by: Michael Bracken
A sea of AstroTurf. That’s the first thing you notice at Engagements at the McGinn/Cazale Theatre. Part of the Second Stage Theatre Uptown series, Lucy Teitler’s comedy has a stage completely awash in glaringly green pretend grass, which even goes up the walls until it’s stopped by molding. You wonder why scenic designer Wilson Chin has chosen to create a playing space that’s so artificial. Maybe it’s because artifice reigns supreme in Engagements, so an AstroTurf lawn feels right at home.
That’s lawn as in lawn parties, or more precisely, engagement lawn parties, where the play begins, ends, and spends an awful lot of time in between. Lauren (Ana Nogueira), less at home than the fake verdure, starts things off with a drink in one hand and a microphone in the other. The mic serves as a proxy for a confessional. She talks into it freely, knowing that the other characters can’t hear her, which is a good thing since the sins she confesses are theirs, not hers.
She first criticizes her best friend, Allison (Jennifer Kim), standing far upstage, with only her back visible. Lauren’s complaints about Allison are pretty benign: she’s too beautiful, does everything just too right, has perfect hair. Allison’s only real fault is talking to her own boyfriend at an engagement party, which, per Lauren, is downright rude.
Lauren’s view of Mark (Michael Stahl-David), Allison’s boyfriend, is in a different domain. He’s “so mediocre it’s almost ostentatious,” and when she finds herself alone with him, she tells him Allison’s too good for him. She throws out a couple of more barbs and then cynically suggests he’s going to ask to have sex with her right under the nose of his girlfriend and her best friend. He takes her up on her dare, and they’re soon going at it behind the gazebo.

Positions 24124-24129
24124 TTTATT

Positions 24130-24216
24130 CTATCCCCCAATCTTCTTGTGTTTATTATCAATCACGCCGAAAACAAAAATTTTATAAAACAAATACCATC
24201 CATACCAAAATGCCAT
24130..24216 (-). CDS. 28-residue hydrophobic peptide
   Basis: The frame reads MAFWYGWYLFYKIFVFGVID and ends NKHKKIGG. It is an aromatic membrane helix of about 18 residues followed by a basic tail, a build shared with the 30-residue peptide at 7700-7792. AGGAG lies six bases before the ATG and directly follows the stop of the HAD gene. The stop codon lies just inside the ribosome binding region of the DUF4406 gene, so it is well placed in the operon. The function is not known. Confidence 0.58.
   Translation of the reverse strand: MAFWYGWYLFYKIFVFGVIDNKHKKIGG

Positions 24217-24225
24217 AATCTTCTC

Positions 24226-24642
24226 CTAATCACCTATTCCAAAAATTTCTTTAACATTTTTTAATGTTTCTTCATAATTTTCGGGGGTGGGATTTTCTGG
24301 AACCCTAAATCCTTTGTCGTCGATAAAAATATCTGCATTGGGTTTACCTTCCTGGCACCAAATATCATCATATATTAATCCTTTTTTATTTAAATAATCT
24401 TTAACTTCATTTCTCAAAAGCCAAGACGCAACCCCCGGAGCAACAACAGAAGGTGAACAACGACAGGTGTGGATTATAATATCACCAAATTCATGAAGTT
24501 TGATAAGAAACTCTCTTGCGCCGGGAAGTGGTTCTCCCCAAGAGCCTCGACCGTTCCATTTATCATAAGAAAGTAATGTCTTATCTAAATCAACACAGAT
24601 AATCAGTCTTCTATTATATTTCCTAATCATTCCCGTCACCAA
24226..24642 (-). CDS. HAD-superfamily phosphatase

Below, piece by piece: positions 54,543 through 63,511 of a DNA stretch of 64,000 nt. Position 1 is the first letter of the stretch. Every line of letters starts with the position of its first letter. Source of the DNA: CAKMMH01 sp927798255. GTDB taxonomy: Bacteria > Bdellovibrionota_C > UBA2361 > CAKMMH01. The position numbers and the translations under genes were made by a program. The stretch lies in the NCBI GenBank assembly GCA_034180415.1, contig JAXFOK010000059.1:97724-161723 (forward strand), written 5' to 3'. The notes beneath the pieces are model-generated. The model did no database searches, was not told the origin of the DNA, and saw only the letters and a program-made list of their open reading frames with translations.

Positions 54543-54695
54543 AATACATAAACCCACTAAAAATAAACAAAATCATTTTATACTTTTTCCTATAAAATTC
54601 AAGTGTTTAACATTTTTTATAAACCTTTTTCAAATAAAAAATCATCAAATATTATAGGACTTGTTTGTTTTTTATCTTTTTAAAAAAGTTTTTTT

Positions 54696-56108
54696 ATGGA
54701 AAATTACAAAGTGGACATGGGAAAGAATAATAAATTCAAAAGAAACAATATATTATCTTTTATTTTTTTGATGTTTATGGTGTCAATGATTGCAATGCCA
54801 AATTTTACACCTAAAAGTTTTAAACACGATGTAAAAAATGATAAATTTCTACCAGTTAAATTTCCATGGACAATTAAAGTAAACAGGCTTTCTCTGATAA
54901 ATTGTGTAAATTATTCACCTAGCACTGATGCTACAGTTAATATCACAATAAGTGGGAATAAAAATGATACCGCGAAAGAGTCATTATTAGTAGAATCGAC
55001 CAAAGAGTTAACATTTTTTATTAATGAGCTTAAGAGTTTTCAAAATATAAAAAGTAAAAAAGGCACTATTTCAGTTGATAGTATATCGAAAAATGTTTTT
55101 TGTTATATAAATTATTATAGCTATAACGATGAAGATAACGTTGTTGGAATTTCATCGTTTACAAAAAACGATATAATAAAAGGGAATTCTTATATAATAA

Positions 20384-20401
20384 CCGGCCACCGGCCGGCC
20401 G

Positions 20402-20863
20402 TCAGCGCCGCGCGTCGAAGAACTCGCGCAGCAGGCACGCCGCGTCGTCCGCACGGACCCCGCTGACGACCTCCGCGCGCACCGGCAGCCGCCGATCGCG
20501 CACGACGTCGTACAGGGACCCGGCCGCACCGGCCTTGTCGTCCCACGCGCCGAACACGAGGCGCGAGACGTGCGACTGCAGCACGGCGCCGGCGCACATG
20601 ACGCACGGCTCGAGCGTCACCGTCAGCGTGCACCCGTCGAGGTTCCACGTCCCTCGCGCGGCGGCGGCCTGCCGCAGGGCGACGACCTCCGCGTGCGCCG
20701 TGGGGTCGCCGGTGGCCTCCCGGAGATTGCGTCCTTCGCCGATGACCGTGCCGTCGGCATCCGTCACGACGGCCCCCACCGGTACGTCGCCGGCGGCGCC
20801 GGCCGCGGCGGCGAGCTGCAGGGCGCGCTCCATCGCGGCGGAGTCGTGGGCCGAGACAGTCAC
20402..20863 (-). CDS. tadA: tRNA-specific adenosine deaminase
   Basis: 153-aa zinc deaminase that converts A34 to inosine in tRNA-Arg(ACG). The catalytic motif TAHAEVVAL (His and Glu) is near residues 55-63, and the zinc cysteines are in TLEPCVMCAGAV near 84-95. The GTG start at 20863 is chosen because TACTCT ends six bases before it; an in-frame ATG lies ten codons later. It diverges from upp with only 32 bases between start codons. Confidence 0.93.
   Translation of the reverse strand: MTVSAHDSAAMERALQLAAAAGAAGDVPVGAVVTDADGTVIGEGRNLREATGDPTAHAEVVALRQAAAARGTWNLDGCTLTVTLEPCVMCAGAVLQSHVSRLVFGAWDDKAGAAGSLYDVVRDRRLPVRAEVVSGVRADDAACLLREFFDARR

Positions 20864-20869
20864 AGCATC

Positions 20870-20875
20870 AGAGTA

Lauren says she’s always wanted him and calls him beautiful. Is she lying or was she lying earlier? It almost doesn’t matter. She creates whatever reality works for her at a given moment and probably doesn’t even know that’s what she’s doing. Mark does the same but with a higher level of self-awareness. He’s as phony as the phony grass and loves it.
For Lauren, Mark was a one-time fling, but he wants more. He sends Lauren anonymous gifts, like a vibrator. Enter Lauren’s houseguests, cousin Catherine (Brooke Weisman) and her boyfriend, Ryan (Omar Maskati). Ryan, at Lauren’s request, opens the next gift, “crotchless” red panties.
Nogueira makes Lauren likable, no mean feat given that Lauren never has a nice thing to say about anyone and lies on cue. Stahl-David’s Mark is less sympathetic, sporting the veneer of a nice guy, hiding the snake underneath. She lies as a defense mechanism; he lies with an agenda. Lauren lies even to herself, one reason it’s hard to know if she’s telling the truth. Nogueira explores the scared little girl underneath the high gloss sheen.
Playwright Teitler gives Lauren a lot of funny lines, and Nogueira delivers them with just the right amount of bravado and self-doubt. Teitler’s concept – a comedy that takes place almost entirely at engagement parties – is a clever one. Engagements cruises along at a clipper pace when it sticks to its basic premise, but when it tries to work in Ryan and Catherine it slows to a crawl.
They just don’t fit in. It’s like Forrest Gump in a Noel Coward play. The witty banter becomes a one-way street, making it a lot less witty. Director Kimberly Senior has not figured out how to attain equilibrium when Ryan and Catherine are onstage.
Jennifer Kim’s Allison is an excellent straight woman to Lauren and Mark. And Stahl-David’s Mark is charmingly devoid of substance. At its best, Engagements is outrageously funny, but as it progresses it shows less and less of its best.
Through August 20th at the McGinn/Cazale Theatre (2162 Broadway at 76th Street). 90 minutes, no intermission. www.2st.com
Photos: Joan Marcus